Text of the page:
How Yoga Nidra Can Be a Catalyst During Uncertain Times
Esalen Team
August 1, 2020
Category:
Healing
"When we know that we are whole and infinite, the illusion of scarcity and brokenness dissolves and we can let go of fear that is informed by the misperception of duality that shows up as othering, oppression and racism, and sorrow."

Expanding our potential often requires a certain amount of grace. Esalen faculty Tracee Stanley saw this fact clearly more than 20 years ago and embarked on a personal practice that eventually included Yoga Nidra, which transformed her entire life. She has since become a sought-after teacher dedicated to sharing a sacred alchemy of practices that also include self-inquiry, meditation and asana (body posture) that are sourced from the traditions of the Himalayan Masters.

“Most people do not realize that Yoga Nidra is a technique, a state of consciousness similar to samadhi—a state of intense concentration achieved through meditation—and a Goddess written about in ancient texts like the Devi Mahatmhya,” Tracee says. “It is a practice of transformation. And this moment in history is asking all of us to transform.”

We reached out to Tracee to learn how Yoga Nidra can assist us now.

Esalen News: What are some of the benefits of Yoga Nidra, especially during uncertainty?

Tracee Stanley: Yoga Nidra is a practice of dissolution. It allows us to rest deeply and to recognize where and how we experience resistance. With consistent practice, it can help us to acknowledge and release tension, but this requires surrender and a sort of partnering with the unknown. In this surrender, we may let go of identifying with everything that is always changing within us: thoughts, feelings, emotions.

Who will I be if I let go? Is it safe? If I am not thinking, who am I? With the grace of the practice, we can begin to touch a place within us that is always steady and brilliant—an inner radiance deep within the heart space that is referred to in the Yoga Sutra 1:36. This helps us to develop an inner resiliency that becomes a life raft for us to weather the ebbs and flows of life.

Why was it important for you to offer the Free Self-Love Meditation on your website, and what do you hope people gain from that?

If we can anchor ourselves in authentic self-love and become aware of the source of our limiting beliefs, we can become less reactive, more loving and understanding towards others.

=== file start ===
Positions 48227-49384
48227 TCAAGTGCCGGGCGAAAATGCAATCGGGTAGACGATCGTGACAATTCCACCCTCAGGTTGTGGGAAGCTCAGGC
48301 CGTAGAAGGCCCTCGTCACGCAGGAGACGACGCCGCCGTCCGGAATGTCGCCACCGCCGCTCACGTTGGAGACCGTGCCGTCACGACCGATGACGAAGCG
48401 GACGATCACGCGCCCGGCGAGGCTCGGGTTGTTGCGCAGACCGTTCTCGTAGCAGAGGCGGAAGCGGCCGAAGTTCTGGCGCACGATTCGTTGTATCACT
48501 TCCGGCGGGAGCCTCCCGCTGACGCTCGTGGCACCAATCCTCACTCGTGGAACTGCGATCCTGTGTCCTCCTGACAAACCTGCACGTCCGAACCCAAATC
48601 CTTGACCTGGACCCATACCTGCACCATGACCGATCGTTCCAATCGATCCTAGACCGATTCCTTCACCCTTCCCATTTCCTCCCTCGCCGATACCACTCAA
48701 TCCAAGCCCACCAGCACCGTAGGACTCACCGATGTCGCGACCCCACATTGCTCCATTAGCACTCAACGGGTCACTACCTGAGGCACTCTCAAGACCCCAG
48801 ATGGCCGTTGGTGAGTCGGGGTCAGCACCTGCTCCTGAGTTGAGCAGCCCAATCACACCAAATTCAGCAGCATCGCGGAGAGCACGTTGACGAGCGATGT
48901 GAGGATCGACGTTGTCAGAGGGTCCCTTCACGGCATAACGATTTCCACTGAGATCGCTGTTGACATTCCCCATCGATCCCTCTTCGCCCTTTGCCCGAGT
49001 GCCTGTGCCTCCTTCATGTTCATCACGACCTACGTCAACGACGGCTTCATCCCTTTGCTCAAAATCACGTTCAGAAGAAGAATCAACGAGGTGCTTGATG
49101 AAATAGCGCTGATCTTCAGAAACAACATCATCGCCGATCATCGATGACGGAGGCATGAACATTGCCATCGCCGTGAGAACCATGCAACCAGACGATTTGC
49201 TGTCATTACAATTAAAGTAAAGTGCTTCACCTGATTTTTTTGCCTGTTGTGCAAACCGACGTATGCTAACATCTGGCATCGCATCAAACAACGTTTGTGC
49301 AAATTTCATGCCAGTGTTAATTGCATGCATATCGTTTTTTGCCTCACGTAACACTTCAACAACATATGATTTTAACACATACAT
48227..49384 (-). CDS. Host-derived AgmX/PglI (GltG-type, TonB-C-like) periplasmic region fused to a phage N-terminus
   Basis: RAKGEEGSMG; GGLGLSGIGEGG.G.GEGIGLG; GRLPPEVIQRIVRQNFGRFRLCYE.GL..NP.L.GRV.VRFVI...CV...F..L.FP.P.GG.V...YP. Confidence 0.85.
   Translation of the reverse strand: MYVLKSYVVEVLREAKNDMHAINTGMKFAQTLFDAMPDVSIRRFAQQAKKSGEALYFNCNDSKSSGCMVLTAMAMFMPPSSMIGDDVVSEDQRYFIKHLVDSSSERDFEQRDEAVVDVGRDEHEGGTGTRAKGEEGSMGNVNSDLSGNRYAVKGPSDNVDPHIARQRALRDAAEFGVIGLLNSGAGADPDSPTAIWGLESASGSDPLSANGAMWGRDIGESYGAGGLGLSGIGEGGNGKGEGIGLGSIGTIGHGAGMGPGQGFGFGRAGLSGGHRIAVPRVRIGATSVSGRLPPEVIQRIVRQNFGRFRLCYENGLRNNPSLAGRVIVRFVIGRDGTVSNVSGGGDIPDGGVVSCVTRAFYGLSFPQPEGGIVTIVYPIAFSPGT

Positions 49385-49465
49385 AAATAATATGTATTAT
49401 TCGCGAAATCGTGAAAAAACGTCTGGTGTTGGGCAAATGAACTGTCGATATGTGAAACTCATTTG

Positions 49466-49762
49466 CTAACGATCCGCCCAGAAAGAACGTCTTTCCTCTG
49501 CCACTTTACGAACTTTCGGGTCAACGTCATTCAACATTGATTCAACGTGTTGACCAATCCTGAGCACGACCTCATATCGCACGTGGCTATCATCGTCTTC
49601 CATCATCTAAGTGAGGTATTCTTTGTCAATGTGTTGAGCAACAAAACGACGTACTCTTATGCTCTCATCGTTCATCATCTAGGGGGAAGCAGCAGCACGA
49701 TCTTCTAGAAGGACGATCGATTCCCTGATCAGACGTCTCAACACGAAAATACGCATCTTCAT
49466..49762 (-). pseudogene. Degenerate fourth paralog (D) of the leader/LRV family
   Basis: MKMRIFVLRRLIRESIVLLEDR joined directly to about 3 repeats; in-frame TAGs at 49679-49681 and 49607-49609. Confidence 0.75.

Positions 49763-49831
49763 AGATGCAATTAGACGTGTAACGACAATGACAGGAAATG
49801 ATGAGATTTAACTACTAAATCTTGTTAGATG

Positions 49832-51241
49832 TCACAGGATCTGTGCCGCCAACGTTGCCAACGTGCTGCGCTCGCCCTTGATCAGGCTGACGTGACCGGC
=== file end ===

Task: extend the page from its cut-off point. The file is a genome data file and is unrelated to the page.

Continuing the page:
We can become a source of healing in the world. When we know that we are whole and infinite, the illusion of scarcity and brokenness dissolves and we can let go of fear that is informed by the misperception of duality that shows up as othering, oppression and racism, and sorrow.

You also offer a program called Empowered Life, which assists people in becoming aligned with their truth and power. What three actions can we all take in that direction?

Three actions that can activate an empowered life are: radical self-inquiry, deep listening and courage. Radical self-inquiry helps us get to the root of our pain. Deep listening, which happens in stillness and silence, allows us to tune into our core frequency, which is our true nature.

Courage—we can notice the difference between familiar pain and emerging truth, learning to live in the space between and practicing to have the courage to turn away from what is familiar and look towards the light of our truth, even when it's uncomfortable. This helps us to move in alignment with ways of being that are supportive and nurturing.

What originally led you to do this work?

A lot of what I share is sourced from the lineage of Himalayan Masters and Sri Vidya (a Hindu Tantric religious system devoted to the Goddess as Lalitā Tripurasundarī). My expression of these teachings is filtered through my own understanding and more than 20 years of personal practice that is informed by living as a Black woman who produced Hollywood movies, is a stepmom, an entrepreneur and forever yoga student.

What I feel is most important for people to know and experience is that there is a pristine place inside of them that is unchanging. It is a place referred to as "sorrowless joy," and it is who we really are. I always try to point students back to this teaching, as it leads to developing trust in their inner teacher.

What do you love most about what you do?

I love so many things. I love creating sacred containers for transformation, sharing Sadhana practices that I know work and watching people’s lives change. Not because I did anything, but because they made a choice to be their best self—they did the work. If there is anything that we must remember in these uncertain times it is: do your work. There is no more time to waste.